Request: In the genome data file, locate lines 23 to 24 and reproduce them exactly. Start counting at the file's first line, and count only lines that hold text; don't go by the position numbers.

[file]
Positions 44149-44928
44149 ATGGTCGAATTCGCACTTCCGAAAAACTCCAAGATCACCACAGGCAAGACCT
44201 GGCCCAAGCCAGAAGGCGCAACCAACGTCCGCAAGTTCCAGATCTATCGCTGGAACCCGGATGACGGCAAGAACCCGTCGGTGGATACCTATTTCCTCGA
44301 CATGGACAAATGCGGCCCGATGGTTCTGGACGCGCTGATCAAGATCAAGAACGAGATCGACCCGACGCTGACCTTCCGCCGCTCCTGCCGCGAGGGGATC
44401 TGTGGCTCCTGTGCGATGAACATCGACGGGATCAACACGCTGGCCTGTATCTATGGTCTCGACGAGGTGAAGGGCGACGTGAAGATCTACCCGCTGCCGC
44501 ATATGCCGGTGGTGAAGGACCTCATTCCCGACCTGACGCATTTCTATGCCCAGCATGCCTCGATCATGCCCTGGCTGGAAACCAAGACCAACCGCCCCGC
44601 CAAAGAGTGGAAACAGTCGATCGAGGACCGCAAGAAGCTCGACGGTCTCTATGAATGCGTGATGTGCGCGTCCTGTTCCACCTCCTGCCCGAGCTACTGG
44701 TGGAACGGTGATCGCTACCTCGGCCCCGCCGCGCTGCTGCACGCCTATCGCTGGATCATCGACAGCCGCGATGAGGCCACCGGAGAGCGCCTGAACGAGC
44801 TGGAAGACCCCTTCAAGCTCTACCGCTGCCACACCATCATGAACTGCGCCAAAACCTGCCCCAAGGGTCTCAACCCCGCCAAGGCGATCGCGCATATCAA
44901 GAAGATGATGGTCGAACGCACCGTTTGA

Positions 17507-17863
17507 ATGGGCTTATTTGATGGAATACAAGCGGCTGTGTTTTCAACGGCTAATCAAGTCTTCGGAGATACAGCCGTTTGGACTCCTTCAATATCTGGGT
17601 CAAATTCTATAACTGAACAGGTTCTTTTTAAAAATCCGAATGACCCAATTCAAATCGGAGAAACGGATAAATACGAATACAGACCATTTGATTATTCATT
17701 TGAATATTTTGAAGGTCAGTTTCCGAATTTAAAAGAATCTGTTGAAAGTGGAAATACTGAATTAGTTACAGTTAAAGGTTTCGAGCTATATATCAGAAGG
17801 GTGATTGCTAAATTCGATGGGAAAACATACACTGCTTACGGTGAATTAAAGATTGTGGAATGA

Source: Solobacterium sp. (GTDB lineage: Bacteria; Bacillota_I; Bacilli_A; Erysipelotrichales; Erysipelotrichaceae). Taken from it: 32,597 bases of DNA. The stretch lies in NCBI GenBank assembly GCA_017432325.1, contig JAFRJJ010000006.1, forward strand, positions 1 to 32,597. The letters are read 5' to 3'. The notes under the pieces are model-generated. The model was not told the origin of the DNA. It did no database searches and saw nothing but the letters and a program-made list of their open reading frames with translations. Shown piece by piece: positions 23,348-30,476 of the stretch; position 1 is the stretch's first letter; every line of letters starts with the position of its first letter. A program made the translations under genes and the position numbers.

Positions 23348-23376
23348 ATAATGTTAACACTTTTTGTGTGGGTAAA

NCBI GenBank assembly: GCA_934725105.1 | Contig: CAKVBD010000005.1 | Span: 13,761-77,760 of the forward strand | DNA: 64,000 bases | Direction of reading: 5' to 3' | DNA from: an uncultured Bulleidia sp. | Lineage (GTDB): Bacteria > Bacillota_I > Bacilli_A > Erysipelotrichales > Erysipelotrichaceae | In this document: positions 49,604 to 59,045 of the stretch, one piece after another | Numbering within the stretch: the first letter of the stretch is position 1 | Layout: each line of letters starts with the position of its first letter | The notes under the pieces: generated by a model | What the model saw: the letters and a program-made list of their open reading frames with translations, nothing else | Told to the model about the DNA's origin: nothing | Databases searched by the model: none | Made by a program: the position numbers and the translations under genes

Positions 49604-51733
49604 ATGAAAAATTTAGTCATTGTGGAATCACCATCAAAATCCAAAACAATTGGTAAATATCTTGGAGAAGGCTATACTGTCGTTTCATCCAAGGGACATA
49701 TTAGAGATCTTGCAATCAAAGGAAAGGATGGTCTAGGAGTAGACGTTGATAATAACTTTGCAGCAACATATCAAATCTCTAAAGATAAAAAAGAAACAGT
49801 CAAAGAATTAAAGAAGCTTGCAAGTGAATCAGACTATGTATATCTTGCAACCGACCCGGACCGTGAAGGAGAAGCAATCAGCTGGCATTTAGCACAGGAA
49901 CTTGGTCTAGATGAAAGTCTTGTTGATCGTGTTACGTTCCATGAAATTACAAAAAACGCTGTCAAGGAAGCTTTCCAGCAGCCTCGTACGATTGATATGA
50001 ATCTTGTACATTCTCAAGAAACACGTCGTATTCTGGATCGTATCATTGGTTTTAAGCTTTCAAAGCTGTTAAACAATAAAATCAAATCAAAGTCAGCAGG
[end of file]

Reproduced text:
49801 CAAAGAATTAAAGAAGCTTGCAAGTGAATCAGACTATGTATATCTTGCAACCGACCCGGACCGTGAAGGAGAAGCAATCAGCTGGCATTTAGCACAGGAA
49901 CTTGGTCTAGATGAAAGTCTTGTTGATCGTGTTACGTTCCATGAAATTACAAAAAACGCTGTCAAGGAAGCTTTCCAGCAGCCTCGTACGATTGATATGA